insights - December 2019 - 2

of pricing, payments, risk management and other crucial
If an efficient supply chain helps companies meet
customer expectations and maintain margins by reining
in costs and protecting products from a quality and safety
standpoint, an inefficient supply chain can break down
quickly and cause problems from minor headaches to
significant losses.

Emerging Complexities Kink the
Links in the Chain
In the competitive and increasingly international
market, supply chains are not as simple as they used
to be. The farm-to-distributor/store/restaurant to
consumer chain, which was often linear and limited, is
joined by new and different types.
Many food and beverage companies are working with
more or different suppliers than they used to, with various
processes of regionalization and internationalization.
Manufacturers with a global presence are often
producing in a fragmented way, with some items made
in their area and others combined with production
done abroad. Single plants may have to serve an evergrowing market with limited transportation at their
facility or area. In addition, as consumers change the
way they buy and browse, the omnichannel marketplace
around the world has amped up competition, including
price competitiveness, and resulted in more or different
Within this more intricate chain, there can be (and
usually are) more complexities, spanning unforeseen


glitches in production, market-specific volatility,
outbreaks of potentially devastating animal diseases like
bird flu or swine fever, geopolitical fallout and more. And
while disruption has always been a potential challenge,
the scope of disruption has expanded right along with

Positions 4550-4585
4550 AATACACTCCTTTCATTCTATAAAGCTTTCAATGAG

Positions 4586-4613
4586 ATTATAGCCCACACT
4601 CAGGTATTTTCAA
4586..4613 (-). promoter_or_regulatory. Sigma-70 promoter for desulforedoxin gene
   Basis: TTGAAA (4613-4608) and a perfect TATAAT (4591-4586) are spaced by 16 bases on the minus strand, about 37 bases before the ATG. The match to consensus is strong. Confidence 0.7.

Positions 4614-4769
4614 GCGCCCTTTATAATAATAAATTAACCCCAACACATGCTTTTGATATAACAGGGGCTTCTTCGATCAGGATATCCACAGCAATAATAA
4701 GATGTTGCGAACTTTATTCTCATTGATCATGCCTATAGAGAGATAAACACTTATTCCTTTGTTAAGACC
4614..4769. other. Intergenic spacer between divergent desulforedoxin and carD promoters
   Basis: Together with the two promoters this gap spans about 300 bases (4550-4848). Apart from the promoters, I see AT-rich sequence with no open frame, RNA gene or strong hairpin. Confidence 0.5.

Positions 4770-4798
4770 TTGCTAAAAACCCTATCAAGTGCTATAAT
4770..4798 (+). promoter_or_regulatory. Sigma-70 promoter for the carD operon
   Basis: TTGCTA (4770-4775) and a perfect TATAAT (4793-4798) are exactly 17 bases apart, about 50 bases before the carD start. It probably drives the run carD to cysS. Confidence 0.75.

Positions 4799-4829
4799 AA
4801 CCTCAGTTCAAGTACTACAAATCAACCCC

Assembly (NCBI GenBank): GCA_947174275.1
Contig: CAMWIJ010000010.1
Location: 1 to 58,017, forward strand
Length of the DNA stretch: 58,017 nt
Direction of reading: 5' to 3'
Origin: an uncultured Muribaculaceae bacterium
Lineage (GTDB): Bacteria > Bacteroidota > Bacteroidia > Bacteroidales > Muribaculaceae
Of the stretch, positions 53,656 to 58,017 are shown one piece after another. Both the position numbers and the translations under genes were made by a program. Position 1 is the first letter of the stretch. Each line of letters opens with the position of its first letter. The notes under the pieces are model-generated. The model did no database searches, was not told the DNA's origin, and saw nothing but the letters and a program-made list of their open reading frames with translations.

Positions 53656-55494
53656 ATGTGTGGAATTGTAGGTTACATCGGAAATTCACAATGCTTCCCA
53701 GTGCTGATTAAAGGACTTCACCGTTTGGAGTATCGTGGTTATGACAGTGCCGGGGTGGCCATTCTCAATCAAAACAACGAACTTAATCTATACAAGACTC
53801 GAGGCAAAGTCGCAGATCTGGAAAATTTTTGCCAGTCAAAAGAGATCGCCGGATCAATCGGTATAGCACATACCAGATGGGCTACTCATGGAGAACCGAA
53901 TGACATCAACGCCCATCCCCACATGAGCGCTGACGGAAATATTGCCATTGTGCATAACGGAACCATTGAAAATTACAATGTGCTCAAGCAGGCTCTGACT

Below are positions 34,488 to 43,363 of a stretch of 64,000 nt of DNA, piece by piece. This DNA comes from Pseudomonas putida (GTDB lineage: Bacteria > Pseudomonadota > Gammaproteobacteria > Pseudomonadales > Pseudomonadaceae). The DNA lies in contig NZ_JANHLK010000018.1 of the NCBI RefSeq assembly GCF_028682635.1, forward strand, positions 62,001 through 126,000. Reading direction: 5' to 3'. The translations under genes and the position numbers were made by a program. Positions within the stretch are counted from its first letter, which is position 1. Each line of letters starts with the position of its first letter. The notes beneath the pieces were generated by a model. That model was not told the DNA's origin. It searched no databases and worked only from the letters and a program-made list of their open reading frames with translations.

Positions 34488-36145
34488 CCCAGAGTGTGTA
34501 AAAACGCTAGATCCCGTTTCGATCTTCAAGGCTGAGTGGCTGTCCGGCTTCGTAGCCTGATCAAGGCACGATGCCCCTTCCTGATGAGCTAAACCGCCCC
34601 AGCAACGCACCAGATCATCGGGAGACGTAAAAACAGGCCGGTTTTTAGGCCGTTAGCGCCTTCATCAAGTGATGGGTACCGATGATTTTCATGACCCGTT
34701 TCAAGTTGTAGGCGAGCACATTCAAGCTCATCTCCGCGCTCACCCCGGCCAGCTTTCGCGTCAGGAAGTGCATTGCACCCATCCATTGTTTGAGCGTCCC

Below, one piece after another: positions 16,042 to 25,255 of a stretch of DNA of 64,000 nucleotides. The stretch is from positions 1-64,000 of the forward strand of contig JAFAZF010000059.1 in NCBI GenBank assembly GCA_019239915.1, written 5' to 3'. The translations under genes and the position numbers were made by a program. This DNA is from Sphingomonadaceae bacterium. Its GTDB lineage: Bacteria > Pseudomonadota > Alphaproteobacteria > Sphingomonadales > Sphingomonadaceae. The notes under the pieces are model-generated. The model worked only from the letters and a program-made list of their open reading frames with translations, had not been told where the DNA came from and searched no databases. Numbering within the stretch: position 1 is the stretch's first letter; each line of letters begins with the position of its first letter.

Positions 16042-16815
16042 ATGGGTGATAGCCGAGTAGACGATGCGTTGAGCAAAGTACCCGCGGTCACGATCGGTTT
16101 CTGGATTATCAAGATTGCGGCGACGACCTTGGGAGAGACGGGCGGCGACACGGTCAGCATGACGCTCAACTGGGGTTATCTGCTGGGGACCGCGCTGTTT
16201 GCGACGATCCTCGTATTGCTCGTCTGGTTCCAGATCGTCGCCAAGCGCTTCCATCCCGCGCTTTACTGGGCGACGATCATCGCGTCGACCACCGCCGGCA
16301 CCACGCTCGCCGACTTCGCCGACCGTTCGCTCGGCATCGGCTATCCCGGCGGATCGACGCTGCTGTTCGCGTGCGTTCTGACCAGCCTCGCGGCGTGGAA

the increasing number of players.
At the same time, there is another type of shift in
supply chains, as some organizations have gone the
route of vertical integration, including what's known as
backward integration. Some large U.S.-based retailers,
for instance, are moving to source perishables, including
meat, from company-owned suppliers or processing
facilities. Although most manufacturers won't be able
to have that type of supply chain given the significant
resources needed to do so, these big shifts by well-known
corporations are upending the more traditional model.
Supply and demand situations also can cause
manufacturers to get creative with their supply chain
management. For example, as consumer demand for
certain products grows - like sorghum or chia have
recently - a processor might accumulate acreage for
a crop-sharing arrangement or form a co-op to get the
supply they need.

New Technologies on the
While supply chains are set up differently regionally
and globally, new technologies are changing the way
those chains work. Advanced capabilities have fueled
the growth of blockchain, a process that enables the
secure storage of information in a decentralized online


insights - December 2019

Table of Contents for the Digital Edition of insights - December 2019

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